Specialty cards

Specialty cards are used by a few local retailers to incentivize their customers to keep coming back to their store over the competition.  To do that, they provide benefits to their customers to keep them coming back.  In this case brand loyalty is king.  If you have 3-4 stores you use today on a routine basis, then I would recommend investigating their card to see when it may be beneficial for you.

Personally I have 2 of these types of cards.

I have a Best Buy card which I have used to do a TV refresh for my house.  Purchasing 1 TV with 24 months at 0% interest.  I can pay off the balance, but at 0% interest, I am not paying extra for waiting to pay off this balance.  I took the total amount, divided by 24, rounded up and that is how much I pay every month.  This will also help me stay disciplined that while I have this balance, I don’t need to spend money on another TV or electronic toy too early.

I also have a Home Depot card.  The Home Depot allows any purchase over $300 to be 0% interest for 6 months.  Sometimes they have 12, 18, and 24 months at 0% interest for purchases over certain dollar amounts.  I leverage this commonly when I have a home improvement project and want to just absorb the cost over a few months.  Because I sometimes have balances and sometimes I don’t, I make sure I get paper statements for this card.  This helps me make sure I am paying this bill since it is not every month.

0% Introductory Rate purchases.

Many companies will offer 0% for 24-60 months on larger purchase items.  These purchases will almost always end up showing up on your credit as a credit card.  These need the most attention.  In most cases 0% interest is nice as long as you pay the minimum.  If you pay just the minimum that doesn’t mean you will pay off the balance by the end of the term.  If you don’t pay the balance by the original end of the term, you owe all of the accrued interest on that card.  This can be easily $1,000’s of dollars extra.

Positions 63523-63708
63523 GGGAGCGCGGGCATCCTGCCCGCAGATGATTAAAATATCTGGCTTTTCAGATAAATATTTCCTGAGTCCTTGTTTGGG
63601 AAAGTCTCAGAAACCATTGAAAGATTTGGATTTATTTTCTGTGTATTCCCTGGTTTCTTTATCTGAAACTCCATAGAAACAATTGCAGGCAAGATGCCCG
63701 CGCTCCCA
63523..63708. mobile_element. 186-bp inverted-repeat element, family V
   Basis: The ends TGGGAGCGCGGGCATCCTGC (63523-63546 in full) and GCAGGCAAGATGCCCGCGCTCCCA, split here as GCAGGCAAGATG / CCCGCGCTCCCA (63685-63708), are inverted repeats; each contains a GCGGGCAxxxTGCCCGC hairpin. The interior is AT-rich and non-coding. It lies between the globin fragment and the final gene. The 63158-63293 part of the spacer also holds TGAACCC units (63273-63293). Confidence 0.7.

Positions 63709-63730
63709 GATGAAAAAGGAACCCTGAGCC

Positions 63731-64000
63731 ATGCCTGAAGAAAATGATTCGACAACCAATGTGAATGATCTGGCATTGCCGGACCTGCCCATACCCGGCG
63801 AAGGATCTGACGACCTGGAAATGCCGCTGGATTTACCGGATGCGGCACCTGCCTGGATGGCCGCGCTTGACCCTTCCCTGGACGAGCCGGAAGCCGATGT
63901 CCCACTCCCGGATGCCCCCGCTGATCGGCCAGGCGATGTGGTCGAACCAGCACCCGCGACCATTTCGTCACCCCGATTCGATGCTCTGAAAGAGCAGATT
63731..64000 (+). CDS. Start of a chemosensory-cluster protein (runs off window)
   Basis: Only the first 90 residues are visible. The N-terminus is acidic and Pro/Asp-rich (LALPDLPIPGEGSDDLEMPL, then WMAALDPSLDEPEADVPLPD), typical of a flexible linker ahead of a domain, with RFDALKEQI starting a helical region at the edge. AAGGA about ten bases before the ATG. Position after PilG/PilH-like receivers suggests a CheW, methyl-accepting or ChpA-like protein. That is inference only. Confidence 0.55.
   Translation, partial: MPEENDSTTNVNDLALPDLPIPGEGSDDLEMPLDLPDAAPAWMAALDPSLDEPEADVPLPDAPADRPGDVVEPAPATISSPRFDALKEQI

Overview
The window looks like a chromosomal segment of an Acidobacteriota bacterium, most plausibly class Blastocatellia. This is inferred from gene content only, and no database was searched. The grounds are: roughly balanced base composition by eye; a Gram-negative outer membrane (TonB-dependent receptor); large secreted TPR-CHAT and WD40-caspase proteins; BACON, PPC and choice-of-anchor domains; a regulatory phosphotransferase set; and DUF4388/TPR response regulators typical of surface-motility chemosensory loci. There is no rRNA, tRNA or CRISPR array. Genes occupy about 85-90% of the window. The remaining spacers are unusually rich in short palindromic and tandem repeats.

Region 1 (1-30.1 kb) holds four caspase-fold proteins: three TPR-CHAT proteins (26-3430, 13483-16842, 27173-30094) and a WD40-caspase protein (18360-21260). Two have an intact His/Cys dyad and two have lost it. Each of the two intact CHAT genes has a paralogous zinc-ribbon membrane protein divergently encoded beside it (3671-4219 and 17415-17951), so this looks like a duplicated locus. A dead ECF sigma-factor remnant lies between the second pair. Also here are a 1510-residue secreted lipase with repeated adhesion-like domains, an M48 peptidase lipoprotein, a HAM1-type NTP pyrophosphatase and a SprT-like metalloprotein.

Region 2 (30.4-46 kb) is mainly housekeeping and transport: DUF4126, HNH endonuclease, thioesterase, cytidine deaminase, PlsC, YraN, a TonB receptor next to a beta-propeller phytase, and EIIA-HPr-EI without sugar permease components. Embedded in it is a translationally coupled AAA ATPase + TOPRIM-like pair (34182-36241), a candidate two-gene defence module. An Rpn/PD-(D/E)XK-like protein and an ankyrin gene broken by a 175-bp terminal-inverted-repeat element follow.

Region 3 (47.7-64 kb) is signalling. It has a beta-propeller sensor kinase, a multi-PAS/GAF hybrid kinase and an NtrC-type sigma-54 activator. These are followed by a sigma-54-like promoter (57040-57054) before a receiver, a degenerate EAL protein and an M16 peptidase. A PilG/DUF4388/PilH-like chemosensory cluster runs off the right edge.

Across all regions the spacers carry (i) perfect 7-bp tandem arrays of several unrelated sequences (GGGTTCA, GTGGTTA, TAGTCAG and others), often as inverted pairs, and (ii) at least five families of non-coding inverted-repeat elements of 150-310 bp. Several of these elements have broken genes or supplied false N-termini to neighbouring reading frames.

My Flooring card – The last time I purchased flooring for my house I leveraged this credit card type.  It provided me the option to pay for my flooring over 12 months.  During that time I used the extra cash on hand to pay other higher interest rate items while still meeting my payments for my flooring.

My Samsung account – I have been purchasing a new phone every 24 months for the last 4-5 years.  This typically comes with 24 months at 0% interest.  I view this as just part of my monthly phone payment.

Conclusion and Summary

Credit cards can be great tools to have available to you.  The biggest cost is to ensure you have the discipline to pay the balance every month and not rack up extra balances; therefore, interest charges.  Before acquiring a new card do your research.  Understand the pros and cons of the card(s) you are looking at and make sure they fit into your existing lifestyle.  Review each card yearly to make sure you are using the benefits each card provides.  If you are not using the benefits and there is an annual fee, cut out the annual fee.

Please comment on this post with any questions or feel free to share your insights you have gained with your personal use of credit cards.